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Ff Issues When Bottom Plowing


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#1 KennyP ONLINE  

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Posted February 25, 2013 - 07:22 AM

I learned a few things about the FF this weekend while attending the Plow Day. I need to lower tire pressure some. I need wheel weight (filled tires &/or external weight). And I need something to keep the front wheels on the ground. This is what I am thing for the front.

The FF has brackets on the front for a push blade:

Image037.jpg

If I build a box that will hold some of my cast iron window weights, I can attach it there. I have over 100 lbs of those.

Image010 (Small).jpg

That would take care of the front end trying to float!

Next would be filling the tires (they have tubes in them).


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#2 HowardsMF155 ONLINE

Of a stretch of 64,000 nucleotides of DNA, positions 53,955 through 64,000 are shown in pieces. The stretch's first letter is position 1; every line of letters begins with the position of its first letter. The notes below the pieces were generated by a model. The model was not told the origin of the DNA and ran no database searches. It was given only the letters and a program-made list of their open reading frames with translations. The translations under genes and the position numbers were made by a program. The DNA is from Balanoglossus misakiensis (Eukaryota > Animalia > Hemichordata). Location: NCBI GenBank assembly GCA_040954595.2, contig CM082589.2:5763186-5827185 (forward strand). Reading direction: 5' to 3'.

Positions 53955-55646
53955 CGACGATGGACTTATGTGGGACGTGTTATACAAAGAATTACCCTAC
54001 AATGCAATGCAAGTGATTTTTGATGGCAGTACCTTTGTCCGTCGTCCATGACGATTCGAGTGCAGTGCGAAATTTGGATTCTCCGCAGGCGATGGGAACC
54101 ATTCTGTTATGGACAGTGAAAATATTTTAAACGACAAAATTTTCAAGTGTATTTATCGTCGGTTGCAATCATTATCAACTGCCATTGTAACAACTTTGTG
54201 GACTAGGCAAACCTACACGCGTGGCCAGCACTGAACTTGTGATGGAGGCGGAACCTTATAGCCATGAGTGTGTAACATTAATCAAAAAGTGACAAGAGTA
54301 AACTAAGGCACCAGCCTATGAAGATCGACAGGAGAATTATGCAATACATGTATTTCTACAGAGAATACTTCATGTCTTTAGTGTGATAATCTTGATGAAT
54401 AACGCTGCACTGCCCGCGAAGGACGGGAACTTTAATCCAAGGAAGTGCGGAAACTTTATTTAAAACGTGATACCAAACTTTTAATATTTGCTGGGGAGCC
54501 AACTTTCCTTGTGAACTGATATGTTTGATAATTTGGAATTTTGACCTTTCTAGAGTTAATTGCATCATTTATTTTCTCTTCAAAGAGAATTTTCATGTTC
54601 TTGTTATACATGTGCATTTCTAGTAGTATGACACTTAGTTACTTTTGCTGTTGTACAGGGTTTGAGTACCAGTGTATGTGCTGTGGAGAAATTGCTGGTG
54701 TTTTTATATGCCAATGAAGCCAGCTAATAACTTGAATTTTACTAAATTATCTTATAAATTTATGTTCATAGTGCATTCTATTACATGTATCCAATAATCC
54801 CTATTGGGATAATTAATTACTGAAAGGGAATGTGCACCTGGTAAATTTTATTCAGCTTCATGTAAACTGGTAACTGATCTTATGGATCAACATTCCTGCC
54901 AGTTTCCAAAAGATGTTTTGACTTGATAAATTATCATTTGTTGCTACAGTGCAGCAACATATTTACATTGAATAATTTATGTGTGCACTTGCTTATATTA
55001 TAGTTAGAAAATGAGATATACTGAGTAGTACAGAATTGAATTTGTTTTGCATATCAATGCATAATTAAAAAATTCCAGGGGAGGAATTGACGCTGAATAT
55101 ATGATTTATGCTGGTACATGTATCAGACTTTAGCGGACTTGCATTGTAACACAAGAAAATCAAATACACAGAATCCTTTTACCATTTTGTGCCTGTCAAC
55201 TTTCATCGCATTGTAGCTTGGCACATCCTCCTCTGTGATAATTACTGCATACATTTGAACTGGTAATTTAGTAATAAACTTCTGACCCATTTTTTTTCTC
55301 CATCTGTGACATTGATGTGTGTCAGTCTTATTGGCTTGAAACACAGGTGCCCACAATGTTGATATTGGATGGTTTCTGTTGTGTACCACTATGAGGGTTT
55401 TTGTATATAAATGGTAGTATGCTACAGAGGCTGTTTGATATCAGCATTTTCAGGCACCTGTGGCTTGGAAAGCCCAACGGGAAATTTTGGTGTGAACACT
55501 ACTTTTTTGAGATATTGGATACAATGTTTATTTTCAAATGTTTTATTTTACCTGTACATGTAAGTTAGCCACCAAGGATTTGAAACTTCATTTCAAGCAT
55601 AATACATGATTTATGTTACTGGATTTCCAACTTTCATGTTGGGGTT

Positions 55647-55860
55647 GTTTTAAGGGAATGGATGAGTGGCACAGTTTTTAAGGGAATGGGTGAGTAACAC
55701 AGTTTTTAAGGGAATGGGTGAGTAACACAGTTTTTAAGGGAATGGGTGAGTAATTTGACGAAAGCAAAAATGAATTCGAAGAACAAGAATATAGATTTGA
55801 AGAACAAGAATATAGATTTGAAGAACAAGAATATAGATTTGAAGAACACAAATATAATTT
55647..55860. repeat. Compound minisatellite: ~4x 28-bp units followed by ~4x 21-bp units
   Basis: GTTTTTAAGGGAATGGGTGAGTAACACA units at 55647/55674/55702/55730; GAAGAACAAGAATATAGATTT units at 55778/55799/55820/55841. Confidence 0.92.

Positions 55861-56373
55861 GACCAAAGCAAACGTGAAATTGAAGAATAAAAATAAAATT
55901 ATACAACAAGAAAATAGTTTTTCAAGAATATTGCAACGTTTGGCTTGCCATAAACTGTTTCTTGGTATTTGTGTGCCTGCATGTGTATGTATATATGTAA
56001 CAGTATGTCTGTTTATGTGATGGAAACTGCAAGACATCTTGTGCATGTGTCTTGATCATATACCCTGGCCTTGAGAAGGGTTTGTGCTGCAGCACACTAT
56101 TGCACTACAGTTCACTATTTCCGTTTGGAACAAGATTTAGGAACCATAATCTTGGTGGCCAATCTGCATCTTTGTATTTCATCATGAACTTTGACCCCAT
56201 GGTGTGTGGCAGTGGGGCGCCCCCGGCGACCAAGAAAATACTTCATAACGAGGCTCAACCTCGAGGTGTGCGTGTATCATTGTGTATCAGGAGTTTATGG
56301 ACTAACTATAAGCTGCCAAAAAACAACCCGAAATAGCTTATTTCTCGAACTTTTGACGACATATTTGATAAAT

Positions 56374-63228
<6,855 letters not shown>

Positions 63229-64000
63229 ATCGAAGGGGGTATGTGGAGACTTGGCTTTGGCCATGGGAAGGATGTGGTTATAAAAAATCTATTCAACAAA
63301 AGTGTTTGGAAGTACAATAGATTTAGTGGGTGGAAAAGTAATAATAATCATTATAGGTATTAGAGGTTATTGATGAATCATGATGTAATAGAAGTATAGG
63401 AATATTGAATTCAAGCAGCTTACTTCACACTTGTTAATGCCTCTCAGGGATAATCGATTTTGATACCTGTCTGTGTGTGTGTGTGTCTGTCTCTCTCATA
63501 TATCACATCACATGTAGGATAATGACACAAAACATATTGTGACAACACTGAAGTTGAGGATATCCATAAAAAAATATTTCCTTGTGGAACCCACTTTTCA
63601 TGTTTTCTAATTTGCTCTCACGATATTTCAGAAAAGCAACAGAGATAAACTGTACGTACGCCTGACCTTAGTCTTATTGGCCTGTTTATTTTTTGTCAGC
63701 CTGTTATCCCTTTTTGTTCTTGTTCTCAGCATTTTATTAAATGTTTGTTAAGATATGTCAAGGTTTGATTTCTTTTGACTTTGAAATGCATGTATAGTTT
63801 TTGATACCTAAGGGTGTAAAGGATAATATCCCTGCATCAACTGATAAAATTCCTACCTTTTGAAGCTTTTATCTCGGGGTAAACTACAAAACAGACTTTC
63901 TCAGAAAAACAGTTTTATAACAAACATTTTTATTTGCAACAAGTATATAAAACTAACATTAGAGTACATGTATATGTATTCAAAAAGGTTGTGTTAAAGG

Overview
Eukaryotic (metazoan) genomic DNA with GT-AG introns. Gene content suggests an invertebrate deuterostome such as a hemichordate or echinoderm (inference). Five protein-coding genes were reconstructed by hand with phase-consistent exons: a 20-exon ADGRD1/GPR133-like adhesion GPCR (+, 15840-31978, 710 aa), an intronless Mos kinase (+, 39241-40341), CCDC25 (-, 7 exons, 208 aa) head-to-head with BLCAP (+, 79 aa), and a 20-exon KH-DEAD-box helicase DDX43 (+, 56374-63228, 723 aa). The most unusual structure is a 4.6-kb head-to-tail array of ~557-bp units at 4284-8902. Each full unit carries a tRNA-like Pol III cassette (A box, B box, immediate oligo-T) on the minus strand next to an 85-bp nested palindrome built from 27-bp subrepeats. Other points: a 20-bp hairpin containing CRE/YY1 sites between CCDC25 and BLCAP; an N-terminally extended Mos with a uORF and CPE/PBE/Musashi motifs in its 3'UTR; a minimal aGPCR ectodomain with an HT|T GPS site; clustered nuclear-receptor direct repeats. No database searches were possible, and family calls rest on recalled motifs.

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Posted February 25, 2013 - 07:33 AM

Looks like you've got a plan Kenny.  No question, getting some liquid in the tires would help a lot with traction, plus you could do that front and rear.  I'd be careful about adding weight to the front of the tractor, it will increase the load on the front axle and bearings.   I'd suggest filling the front tires also and see if that is enough.   On the rear, no question that overinflation harms traction, so when you fill it, keep the pressure low, around 5 lbs, and see what difference that makes.

 

Fun was had by all?


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#3 Amigatec OFFLINE  

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Posted February 25, 2013 - 07:37 AM

I'm not so sure weight would fix it, this spot needed a good chisel plow put to it first.
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#4 crittersf1 ONLINE  

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Posted February 25, 2013 - 07:58 AM